Reflections from Geneva

What is the relationship between international law and the institutions that work within it? Can international trade affect peace and security? How do different institutions approach dispute resolution?

Geneva Intensive

Institutions in International Law students in Geneva

These are just some of the many questions that the elective Melbourne JD subject Institutions in International Lawraised over the course of an intensive two weeks during the winter break.

Taking place in Geneva, Institutions in International Law offers students an immersive and intense learning experience in public international law. We had the opportunity to visit and gain insights into a wide variety of international institutions, including intergovernmental organisations such as the World Trade Organization ('WTO') and the World Intellectual Property Organization, and non-governmental organisations that are doing exciting work in emerging fields of international law such as Geneva Call and the Centre for Humanitarian Dialogue, as well as the Australian Permanent Mission to the United Nations and the WTO.

The interlocutors from these organisations facilitated complex conversations that gave us an understanding of each institution and its place in the international sphere, the challenges it faces, and the many innovative ways in which these challenges are being addressed. These conversations provided us with much more nuanced and practical knowledge of international law than would have been possible in a traditional classroom. We were exposed to many new concepts and ideas that completely changed my perspective on international law. Many of the people we met also spoke candidly about their own careers and the choices that they had made along the way, giving the subject a practical and career-oriented focus. Another hands-on element, a whole day of simulated land mine treaty negotiation, gave us the chance to test our negotiating skills and was a definite highlight of the course.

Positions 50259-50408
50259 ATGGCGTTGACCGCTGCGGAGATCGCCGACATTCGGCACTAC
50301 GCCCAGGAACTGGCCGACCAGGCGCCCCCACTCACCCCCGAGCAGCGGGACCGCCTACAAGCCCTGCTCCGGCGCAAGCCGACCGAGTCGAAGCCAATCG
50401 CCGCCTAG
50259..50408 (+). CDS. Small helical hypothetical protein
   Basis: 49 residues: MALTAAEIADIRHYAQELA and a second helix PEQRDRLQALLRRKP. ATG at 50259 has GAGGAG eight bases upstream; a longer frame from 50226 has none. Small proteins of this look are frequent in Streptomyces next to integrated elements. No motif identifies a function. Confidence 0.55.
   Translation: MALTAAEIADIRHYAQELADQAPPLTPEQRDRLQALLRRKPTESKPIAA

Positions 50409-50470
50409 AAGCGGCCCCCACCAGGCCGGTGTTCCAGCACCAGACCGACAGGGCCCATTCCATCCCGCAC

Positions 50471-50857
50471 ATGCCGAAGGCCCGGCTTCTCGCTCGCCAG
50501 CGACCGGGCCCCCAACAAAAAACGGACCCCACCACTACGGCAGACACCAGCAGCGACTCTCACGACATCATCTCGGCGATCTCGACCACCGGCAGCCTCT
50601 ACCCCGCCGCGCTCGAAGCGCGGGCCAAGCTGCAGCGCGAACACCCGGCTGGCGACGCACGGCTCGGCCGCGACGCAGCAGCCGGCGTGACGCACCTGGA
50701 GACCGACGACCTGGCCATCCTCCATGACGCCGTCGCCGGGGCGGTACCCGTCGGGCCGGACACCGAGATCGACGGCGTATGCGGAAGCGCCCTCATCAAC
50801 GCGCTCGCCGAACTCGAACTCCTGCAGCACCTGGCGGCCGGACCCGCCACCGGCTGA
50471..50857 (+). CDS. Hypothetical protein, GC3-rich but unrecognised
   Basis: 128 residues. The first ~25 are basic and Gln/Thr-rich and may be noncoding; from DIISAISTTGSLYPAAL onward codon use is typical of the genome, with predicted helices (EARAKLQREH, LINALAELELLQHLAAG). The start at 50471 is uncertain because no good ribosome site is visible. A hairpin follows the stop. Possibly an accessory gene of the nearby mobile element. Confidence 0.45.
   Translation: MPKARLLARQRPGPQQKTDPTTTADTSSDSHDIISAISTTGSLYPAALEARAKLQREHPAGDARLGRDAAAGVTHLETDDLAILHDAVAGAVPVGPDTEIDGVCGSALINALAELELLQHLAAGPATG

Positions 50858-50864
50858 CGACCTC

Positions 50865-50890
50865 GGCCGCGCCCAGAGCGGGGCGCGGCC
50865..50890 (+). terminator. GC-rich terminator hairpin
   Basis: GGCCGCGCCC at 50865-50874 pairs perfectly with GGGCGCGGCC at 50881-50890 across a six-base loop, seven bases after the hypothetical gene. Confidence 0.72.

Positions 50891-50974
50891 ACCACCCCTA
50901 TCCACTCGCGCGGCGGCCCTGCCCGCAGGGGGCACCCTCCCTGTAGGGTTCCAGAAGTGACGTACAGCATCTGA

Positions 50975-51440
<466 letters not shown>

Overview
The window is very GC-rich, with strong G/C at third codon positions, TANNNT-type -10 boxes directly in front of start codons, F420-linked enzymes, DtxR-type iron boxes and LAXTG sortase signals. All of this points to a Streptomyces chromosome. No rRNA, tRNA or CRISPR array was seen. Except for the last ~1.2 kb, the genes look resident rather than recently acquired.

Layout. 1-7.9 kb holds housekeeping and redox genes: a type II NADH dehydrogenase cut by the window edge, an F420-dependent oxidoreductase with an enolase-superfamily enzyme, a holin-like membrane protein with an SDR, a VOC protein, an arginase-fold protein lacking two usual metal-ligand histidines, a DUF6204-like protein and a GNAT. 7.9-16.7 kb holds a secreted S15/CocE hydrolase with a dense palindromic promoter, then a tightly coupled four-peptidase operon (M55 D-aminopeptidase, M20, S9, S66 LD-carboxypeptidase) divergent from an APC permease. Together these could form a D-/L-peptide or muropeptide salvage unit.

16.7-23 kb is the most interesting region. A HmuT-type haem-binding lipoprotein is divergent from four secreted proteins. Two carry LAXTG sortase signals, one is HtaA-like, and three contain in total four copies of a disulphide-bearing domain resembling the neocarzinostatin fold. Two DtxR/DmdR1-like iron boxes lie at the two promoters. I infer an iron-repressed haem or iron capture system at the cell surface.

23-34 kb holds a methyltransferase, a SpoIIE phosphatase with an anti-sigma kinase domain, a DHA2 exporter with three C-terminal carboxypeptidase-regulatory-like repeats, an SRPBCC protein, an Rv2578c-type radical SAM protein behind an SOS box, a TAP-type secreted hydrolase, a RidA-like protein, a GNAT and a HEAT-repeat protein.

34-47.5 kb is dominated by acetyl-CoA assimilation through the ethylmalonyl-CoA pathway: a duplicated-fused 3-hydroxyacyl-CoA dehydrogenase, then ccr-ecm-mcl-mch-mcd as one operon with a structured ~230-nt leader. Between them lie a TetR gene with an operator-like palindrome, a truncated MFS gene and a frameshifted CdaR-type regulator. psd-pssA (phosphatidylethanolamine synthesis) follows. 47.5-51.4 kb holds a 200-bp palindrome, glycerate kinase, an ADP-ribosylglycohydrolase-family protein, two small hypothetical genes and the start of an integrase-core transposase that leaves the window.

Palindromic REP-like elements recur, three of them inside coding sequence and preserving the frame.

Institutions in International Law was also incredibly fun! Despite not knowing each other beforehand, the whole group became great friends very quickly. The kindness and humour of our instructors helped create a supportive and friendly atmosphere, making for a very enjoyable two weeks. We had group picnics most evenings and dealt with the summer heatwave by jumping into the refreshing Lac LĂ©man most afternoons. Some people even got up at the crack of dawn to start the day with boot camp! One of the many high points was the picnic that we hosted for all of our discussants on one of our last nights. It was great to have the opportunity to talk to some fascinating people in a more casual and relaxed setting.

I am incredibly grateful to Assoc Prof Bruce Oswald, Profs Andrew Mitchell and Tania Voon, and Melbourne Law School for making this subject possible as I can honestly say that participating in Institutions in International Law was the most intellectually stimulating, enriching and inspiring experience of my education so far.

By Zoe Hough, Melbourne JD student